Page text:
The year was 1947. The Partition changed the lives of thousands of people across the Indian Sub-continent forever. People on both sides, in India and Pakistan, had to abandon their homes, risk their lives, and cross the new border drawn out by the makers of history. One such family of booksellers from Pakistan with Lala Narain Das at the helm moved to Ferozepur Cantonment, a border town in India. He set up a bookstore and began training the young boys in the family to sell newspapers, import magazines, and books and run a bookstore. They catered to the literary needs of the English officers in the area.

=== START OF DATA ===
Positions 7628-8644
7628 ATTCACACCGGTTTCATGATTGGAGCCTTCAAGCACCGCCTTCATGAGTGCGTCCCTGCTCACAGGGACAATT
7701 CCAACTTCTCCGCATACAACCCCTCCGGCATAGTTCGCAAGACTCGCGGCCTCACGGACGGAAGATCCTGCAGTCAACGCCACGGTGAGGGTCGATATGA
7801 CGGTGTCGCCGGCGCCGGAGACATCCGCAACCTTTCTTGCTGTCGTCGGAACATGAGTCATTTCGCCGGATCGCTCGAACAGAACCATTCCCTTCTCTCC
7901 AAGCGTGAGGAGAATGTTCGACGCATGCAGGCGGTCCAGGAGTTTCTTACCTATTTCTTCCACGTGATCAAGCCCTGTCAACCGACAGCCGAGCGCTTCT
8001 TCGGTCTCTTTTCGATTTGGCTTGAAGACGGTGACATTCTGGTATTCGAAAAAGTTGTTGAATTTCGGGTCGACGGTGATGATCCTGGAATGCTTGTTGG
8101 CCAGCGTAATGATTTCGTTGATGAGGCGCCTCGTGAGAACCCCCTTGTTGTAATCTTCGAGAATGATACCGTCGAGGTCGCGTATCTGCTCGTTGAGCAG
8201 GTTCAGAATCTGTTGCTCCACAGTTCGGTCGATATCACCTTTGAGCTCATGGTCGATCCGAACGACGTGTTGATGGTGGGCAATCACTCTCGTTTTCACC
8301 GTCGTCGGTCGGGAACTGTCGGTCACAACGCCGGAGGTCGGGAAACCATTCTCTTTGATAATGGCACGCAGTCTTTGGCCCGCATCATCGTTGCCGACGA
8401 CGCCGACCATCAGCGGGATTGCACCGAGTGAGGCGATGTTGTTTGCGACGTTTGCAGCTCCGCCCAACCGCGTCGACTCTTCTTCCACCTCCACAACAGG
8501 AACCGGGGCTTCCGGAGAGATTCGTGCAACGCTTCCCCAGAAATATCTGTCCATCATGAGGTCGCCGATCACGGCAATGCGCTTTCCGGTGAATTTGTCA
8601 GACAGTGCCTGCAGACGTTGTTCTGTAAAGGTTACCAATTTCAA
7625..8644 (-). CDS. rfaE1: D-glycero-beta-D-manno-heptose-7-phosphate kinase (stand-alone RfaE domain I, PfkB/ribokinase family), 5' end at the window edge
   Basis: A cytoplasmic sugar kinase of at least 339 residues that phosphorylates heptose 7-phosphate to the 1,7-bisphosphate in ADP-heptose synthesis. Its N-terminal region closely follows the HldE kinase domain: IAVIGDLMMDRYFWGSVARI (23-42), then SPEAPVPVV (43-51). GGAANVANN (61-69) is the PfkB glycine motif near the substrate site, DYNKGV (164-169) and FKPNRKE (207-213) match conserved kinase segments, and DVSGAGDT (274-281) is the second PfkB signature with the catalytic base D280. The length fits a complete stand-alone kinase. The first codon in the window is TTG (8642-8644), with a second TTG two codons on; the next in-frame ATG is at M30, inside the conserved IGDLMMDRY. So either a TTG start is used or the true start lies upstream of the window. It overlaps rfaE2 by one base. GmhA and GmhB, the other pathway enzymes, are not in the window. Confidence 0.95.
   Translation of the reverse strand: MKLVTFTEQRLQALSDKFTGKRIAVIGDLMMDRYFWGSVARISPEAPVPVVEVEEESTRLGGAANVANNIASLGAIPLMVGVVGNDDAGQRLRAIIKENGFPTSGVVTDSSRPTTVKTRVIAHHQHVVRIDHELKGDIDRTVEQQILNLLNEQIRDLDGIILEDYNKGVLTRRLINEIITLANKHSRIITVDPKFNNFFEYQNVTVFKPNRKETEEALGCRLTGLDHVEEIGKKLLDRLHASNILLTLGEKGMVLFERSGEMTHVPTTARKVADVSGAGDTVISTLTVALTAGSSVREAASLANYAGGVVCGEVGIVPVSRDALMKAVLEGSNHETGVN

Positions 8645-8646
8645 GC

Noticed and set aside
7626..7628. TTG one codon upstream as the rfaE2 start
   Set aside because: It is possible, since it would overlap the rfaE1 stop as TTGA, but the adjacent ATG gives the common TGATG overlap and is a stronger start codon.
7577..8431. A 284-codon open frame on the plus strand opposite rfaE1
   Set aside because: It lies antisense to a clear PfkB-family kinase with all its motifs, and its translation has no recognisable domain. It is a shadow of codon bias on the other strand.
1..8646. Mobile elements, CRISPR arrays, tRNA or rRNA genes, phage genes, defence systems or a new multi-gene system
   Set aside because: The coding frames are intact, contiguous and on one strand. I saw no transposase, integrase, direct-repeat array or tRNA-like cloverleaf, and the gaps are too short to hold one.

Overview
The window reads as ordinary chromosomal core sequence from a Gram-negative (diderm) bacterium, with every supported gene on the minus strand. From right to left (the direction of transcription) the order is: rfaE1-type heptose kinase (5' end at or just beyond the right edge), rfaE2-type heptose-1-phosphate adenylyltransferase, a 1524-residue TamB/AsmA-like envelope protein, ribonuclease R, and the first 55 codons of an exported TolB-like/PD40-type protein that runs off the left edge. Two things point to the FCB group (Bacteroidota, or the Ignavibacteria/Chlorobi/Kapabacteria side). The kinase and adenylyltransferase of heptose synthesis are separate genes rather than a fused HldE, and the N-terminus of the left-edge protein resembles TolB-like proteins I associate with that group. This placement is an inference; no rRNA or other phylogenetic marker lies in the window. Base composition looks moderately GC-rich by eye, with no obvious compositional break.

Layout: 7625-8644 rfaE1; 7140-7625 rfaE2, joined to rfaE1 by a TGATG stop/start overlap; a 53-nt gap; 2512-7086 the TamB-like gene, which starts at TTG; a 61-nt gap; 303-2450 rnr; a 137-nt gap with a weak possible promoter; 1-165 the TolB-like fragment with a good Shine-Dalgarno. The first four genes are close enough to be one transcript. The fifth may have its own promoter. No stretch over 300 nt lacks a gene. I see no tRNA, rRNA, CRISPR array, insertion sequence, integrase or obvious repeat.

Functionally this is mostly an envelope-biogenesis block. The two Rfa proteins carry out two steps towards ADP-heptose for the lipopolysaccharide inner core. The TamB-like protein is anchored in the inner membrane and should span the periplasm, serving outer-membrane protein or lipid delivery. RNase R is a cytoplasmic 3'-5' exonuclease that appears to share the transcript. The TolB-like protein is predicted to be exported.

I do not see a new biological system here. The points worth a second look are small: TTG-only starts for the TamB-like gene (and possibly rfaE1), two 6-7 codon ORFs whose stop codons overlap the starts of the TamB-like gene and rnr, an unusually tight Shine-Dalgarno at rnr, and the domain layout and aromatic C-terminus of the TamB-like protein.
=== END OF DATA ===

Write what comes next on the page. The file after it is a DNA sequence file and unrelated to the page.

After a few years, Lala Narain Das sent his three sons to Dehra Dun to open a branch of the bookstore. Dehra Dun is a town in the foothills of the Himalayas, and like Ferozepur has a military cantonment and is home to military training institutions. Once the sons settled in, and their families grew, each of them went on to open separate bookstores in the same town. Sohan Lal Arora started Natraj by ordering small shipments of books from the United Kingdom, stocking Indian titles and went on to gradually publish books and also a regular Current Events journal which he edited himself.